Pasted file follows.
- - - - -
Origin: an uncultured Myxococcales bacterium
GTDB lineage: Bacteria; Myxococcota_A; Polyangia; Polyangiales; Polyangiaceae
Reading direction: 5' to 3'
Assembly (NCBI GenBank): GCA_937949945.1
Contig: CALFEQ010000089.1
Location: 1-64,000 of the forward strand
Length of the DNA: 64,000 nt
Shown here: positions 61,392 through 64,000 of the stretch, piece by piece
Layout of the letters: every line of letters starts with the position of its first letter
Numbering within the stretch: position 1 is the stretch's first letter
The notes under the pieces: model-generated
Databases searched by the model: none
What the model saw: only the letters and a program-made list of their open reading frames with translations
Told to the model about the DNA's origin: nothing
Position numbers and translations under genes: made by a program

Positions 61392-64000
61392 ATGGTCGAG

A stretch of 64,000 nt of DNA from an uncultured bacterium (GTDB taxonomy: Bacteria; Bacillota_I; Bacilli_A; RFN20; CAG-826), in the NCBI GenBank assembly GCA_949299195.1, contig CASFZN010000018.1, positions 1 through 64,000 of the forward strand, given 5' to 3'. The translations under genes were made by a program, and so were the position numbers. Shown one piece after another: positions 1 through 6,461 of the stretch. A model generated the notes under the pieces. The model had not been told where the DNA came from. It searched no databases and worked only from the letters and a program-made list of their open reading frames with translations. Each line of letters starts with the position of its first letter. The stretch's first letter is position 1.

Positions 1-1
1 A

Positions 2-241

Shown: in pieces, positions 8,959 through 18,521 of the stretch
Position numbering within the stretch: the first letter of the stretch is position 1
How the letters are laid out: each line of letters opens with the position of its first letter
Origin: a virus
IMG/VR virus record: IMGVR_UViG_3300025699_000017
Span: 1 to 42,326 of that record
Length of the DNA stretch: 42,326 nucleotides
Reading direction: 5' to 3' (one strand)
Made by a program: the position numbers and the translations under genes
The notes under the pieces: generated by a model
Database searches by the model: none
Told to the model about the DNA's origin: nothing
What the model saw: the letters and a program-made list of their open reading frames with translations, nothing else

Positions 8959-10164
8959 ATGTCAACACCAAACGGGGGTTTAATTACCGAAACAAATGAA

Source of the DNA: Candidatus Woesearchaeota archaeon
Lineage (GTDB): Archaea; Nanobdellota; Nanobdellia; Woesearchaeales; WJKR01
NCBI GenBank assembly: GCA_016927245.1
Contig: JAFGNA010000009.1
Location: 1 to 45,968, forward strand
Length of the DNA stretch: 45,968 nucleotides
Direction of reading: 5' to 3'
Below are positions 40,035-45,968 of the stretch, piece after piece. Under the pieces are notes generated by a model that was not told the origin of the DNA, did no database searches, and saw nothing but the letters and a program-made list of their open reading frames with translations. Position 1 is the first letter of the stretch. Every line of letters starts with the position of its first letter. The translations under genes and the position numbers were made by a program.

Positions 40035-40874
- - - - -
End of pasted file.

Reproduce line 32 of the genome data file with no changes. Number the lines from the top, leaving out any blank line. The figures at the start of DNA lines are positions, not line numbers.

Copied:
Database searches by the model: none